Metaprogramming in Julia

Anand Bisen bio photo By Anand Bisen Comment

Recently I came across a clever application of Metaprogramming in Julia by John Myles White and Randy Zwitch. I am not much of a coder and have only dabbled a bit in Python, it’s possible that this is a standard approach. Nevertheless I found it inspiring so writing about it :)

Wouldn’t it be convenient to just create a specification list that provides the name, type and default value for the fields and call some function that would automatically create a corresponding composite type and it’s constructor method(s). And also handle default values and more housekeeping tasks automagically.

Sidebar: If you have not tried yet, I would recommend you to check out two cool visuzlization libraries ECharts.jl and Vega.jl.

The procedure explained below would allow one to create specification (spec) in form of a list of tuple and call a function makespec to parse. This approach comes in handy especially when writing code that requires maintaining many different “composite types”. Also it makes the code clean and easy to extend (check out ECharts.jl).

spec = [
        (:name,   AbstractString, nothing),
        (:title,  AbstractString, nothing),
        (:height, Number,         400),
        (:width,  Number,         600),
        (:x,      AbstractArray,  nothing),
        (:y,      AbstractArray,  nothing),

function makespec(:Scatter, spec)

And generate/execute the following code (or some version of it depending upon your needs).

type Scatter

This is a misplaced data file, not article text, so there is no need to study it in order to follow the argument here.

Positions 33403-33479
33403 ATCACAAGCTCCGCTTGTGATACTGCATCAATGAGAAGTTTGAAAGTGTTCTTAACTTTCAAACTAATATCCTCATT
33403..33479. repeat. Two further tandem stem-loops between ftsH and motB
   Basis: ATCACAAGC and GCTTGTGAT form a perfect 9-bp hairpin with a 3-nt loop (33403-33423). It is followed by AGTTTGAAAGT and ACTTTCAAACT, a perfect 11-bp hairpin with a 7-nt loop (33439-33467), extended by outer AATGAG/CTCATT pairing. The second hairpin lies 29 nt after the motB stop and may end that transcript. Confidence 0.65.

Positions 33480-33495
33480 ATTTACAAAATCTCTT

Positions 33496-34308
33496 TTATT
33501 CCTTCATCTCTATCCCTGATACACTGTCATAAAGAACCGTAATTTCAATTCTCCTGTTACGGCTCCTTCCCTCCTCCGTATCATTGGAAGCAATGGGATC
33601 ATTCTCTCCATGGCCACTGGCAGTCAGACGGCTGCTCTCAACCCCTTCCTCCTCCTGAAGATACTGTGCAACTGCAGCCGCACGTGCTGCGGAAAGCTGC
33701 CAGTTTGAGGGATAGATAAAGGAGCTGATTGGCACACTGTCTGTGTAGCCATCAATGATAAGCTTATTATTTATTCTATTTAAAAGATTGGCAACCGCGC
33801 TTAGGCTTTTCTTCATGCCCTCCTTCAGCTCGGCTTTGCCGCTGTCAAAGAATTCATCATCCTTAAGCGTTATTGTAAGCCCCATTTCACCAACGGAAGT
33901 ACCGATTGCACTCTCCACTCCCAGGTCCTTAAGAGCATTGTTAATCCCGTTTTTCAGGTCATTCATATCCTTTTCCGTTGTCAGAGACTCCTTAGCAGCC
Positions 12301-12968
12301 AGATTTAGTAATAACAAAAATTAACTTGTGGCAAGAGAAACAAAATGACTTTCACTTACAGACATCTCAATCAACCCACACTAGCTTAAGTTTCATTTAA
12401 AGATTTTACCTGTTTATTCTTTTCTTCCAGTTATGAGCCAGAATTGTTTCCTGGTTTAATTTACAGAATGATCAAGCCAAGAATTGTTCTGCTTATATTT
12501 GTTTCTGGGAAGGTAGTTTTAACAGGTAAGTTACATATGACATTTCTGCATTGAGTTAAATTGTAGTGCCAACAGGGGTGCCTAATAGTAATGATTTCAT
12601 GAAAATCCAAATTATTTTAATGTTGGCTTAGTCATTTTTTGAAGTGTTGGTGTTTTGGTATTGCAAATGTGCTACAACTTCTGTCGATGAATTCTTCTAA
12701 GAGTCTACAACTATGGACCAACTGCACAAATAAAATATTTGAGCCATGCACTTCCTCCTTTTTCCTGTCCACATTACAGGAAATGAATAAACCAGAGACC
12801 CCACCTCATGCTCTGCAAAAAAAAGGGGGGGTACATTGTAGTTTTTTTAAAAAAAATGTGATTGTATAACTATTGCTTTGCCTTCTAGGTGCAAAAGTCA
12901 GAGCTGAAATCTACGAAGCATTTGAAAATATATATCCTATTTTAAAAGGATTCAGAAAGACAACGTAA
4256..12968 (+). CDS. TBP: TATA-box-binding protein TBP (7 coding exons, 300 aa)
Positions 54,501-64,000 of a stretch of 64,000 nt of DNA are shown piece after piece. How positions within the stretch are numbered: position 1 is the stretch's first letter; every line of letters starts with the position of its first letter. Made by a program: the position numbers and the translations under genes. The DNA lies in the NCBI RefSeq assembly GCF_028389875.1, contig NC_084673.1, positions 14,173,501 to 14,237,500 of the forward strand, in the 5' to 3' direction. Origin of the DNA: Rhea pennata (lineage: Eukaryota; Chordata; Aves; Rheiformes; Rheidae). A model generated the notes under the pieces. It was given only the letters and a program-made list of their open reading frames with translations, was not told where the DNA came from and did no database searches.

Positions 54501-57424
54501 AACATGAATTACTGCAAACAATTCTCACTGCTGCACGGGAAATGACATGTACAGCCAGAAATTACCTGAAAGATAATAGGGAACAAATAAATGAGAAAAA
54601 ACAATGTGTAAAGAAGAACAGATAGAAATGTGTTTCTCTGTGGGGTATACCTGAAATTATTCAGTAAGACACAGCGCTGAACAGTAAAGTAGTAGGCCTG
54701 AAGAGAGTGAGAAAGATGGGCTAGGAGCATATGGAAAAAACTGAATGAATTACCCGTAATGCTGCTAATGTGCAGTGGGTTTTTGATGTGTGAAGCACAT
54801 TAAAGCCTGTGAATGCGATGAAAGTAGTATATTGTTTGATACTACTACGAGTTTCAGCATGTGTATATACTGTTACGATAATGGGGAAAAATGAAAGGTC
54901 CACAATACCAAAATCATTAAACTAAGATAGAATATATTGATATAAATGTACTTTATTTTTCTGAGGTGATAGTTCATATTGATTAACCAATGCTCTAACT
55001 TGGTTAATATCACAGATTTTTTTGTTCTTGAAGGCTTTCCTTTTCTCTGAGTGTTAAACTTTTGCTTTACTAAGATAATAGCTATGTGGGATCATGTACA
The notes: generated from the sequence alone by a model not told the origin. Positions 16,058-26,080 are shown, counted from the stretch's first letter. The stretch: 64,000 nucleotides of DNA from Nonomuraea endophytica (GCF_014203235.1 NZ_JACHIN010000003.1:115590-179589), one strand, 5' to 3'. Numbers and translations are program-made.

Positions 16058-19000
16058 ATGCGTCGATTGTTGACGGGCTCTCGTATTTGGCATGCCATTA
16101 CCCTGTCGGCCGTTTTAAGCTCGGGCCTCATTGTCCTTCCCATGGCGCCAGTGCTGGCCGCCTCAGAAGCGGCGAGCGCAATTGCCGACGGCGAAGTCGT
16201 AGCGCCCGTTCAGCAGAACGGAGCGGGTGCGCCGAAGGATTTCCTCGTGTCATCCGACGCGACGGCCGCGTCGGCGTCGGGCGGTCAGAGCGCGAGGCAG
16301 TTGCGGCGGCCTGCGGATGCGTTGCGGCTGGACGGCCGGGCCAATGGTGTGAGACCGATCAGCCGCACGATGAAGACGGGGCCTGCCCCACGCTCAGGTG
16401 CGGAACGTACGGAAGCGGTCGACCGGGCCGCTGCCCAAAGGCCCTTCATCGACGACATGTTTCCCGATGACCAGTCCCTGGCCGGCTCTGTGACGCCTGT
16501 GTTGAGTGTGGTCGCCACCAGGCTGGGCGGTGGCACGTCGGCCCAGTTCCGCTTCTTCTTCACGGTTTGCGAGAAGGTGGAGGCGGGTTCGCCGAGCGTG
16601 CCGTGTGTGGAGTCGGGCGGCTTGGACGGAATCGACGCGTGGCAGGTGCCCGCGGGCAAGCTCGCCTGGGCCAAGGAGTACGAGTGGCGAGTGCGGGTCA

name::Union{AbstractString, Void}
  title::Union{AbstractString, Void}
  x::Union{AbstractArray, Void}
  y::Union{AbstractArray, Void}

function Scatter()
  Scatter(nothing, nothing, 400, 600, nothing, nothing)

This is possible by exploting powerful Metaprogrammig capabilities in Julia. The code block below is responsible for dynamically creating the type block and function above.

# Create the composite type
function maketype(_name::Symbol, spec)
  n = length(spec)
  lines = Array{Expr}(n)
  for idx in 1:n
    entry = spec[idx]
    # Create Union{} of type specified in spec file and Void
    # to be able to handle missing values
    lines[idx] = Expr(:(::), entry[1], Union{entry[2], Void})

  return Expr(:type,
              true, _name,
              Expr(:block, lines...)

# Create the constructor for the type
function makefunc(_name::Symbol, spec)
  return Expr(:function,
              Expr(:call, _name),
                   Expr(:call, _name, map(entry -> entry[3], spec)...))

# Wrapper function for calling the two functions above
function makespec(_name::Symbol, spec)
  eval(maketype(_name, spec))
  eval(makefunc(_name, spec))

Function maketype( ) creates the composite type taking spec as the input and makefunc( ) creates the constructor using the defaults. I hope the readability of the code is easy to understand what each piece is doing. But writing complex code using metaprogramming is still not my cup of tea due to the prefix notation tha metaprogramming expects.